15:30h. -909. 100°. 4.5kn. The wind, as expected collapsed. We put ashore the Gennacher instead of Genoa but with an angle to the wind of 60/70 ° performances are the same. Until tomorrow it will rwmain like this.

22:45h. -875. 160°. 3.5kn. We proceed with 6 knots of apparent wind, pretty much what we develop. We can not start the engines. We have to be careful with our Diesel consumption.

08 March A second hour added to our boat clock. Now we're on the same time zone of Chile Continental.

11:50h. -816. 118°. 8.5kn. Finally, the wind is back. Now we will try to make as much road as possible because in the evening we expect force 8/9
12:05h: The Warrior after post watch nap.

13:00h—808. 118°. 8.5kn. 133/24h. Given that for 3/4 of the day we wandered the South Pacific to the average of 4 nodes in search of the wind, the result is still acceptable. But the race against myself gets more and more difficult.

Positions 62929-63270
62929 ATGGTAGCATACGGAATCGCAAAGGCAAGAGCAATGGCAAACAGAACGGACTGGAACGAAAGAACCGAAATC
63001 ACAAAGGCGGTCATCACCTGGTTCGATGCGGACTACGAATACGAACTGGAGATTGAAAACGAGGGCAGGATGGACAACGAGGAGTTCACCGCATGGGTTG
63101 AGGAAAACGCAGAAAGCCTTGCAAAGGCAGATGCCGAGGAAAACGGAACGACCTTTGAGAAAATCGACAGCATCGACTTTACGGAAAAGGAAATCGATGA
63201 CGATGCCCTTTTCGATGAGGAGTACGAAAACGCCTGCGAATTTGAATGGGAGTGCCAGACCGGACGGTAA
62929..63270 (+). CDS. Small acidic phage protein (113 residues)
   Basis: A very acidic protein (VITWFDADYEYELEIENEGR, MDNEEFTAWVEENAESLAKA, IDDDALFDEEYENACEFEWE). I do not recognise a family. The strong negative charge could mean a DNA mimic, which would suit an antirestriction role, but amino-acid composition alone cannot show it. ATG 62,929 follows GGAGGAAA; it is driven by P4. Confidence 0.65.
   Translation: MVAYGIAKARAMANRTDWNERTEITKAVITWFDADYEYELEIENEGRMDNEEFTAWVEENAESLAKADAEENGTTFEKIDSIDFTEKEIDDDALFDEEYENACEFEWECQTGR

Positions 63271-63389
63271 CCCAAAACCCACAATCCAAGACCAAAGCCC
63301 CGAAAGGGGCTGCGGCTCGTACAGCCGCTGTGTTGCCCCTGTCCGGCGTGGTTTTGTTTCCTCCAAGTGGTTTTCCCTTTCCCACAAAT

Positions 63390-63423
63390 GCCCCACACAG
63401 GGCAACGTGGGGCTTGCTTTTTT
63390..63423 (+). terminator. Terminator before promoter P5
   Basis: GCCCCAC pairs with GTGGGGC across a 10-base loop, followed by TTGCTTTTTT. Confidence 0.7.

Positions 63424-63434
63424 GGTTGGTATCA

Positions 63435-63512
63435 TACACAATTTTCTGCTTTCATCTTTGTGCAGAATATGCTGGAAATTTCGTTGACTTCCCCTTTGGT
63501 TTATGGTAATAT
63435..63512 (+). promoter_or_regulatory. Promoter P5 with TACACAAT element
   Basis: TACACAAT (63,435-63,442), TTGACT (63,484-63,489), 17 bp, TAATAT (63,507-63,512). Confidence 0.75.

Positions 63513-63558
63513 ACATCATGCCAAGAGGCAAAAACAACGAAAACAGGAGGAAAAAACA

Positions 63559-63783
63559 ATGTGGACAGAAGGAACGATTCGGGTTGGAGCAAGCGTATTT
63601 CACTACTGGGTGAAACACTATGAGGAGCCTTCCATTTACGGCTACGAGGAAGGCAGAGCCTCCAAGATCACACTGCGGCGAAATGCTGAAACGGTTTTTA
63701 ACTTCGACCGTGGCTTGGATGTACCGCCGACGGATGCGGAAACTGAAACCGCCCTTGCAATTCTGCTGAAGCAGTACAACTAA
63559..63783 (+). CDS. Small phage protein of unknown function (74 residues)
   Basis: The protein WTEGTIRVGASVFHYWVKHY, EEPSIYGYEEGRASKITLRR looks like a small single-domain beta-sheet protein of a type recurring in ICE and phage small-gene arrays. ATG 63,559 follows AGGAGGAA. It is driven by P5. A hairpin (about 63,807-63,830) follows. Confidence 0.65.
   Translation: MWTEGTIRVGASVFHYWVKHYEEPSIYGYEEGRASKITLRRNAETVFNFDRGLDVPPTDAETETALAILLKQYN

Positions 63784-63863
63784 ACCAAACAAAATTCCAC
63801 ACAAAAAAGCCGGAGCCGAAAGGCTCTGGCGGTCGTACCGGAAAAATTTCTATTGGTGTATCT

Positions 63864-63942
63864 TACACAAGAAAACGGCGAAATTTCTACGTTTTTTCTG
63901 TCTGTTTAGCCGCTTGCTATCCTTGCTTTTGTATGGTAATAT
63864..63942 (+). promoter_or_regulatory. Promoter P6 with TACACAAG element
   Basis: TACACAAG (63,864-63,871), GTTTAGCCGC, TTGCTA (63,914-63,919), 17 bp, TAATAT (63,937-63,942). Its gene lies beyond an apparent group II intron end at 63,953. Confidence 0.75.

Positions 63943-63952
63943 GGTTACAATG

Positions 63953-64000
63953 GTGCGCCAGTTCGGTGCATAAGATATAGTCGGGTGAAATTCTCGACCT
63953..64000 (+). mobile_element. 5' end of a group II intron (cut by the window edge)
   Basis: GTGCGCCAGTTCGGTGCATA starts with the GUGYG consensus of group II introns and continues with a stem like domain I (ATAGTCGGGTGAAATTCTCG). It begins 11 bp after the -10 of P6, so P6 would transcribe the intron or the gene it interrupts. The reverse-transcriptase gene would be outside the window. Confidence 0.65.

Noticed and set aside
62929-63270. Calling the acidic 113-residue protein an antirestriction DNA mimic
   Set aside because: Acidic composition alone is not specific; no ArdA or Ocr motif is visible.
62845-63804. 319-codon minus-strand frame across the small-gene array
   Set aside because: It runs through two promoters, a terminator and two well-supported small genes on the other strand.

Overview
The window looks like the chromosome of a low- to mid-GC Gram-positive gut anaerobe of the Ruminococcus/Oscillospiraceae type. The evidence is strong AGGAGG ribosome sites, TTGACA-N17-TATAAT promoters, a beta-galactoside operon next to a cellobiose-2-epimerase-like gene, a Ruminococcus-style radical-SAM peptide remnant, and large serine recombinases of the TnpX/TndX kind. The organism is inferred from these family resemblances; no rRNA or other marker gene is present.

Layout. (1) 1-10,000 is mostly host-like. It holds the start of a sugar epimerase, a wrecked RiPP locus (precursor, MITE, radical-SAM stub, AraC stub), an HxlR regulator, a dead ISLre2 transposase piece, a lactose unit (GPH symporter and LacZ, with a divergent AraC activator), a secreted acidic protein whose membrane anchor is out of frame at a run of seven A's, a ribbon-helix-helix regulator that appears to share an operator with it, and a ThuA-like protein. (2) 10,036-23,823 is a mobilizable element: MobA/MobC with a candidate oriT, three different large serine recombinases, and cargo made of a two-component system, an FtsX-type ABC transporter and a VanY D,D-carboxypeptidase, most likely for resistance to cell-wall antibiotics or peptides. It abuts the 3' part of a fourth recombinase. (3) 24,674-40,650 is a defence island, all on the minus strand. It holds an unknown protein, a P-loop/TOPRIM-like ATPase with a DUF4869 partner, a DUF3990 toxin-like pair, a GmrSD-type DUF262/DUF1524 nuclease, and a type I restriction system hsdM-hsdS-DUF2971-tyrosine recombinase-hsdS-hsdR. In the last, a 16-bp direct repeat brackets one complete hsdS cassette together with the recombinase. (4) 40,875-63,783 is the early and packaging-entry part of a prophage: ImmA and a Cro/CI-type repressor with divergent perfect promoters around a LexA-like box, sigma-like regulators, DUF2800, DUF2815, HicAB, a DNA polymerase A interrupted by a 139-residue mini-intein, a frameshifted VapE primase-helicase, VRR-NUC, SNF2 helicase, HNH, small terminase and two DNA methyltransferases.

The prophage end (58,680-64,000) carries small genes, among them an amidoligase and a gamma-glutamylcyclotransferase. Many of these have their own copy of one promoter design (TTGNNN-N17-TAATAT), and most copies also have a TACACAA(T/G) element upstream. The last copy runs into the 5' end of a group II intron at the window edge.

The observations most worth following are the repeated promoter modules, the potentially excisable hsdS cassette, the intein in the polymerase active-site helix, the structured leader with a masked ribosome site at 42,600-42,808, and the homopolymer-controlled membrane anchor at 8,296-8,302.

15:00h. -795. 118°. 8kn. Wind raise and barometer falls. Wind gusts of 40 knots. We proceed to the large slack, two reefs in the mainsail and genoa 100%
16:45h. -783, 118° 7kn. We gave the third reefs to the main sail, sacrificing speed to safety. I am always surprised by my ability to never be satisfied. I decided to reduce the sail for a greater margin of safety and now I complain for having lost 1 knot of speed. What a fool. On the other hand even with force 7, comfort on board remains high as testified by the freshly baked "pane alle olive nere"!!
20:05h. -758. 117. 7kn. The wind is now constantly over 40 knots. We keep an angle of around 120 degrees to the wind. The waves begin to shatter and to gain respect. I reduced the genoa to 60%, while the mainsail is still on with its 3 reefs. The autopilot behaves very well,  undoubtly the best crew member. It is constantly at work, does not complain and consumes very little. The comfort on board is still surprisingly high. We watch a documentary on  Marilyn Monroe.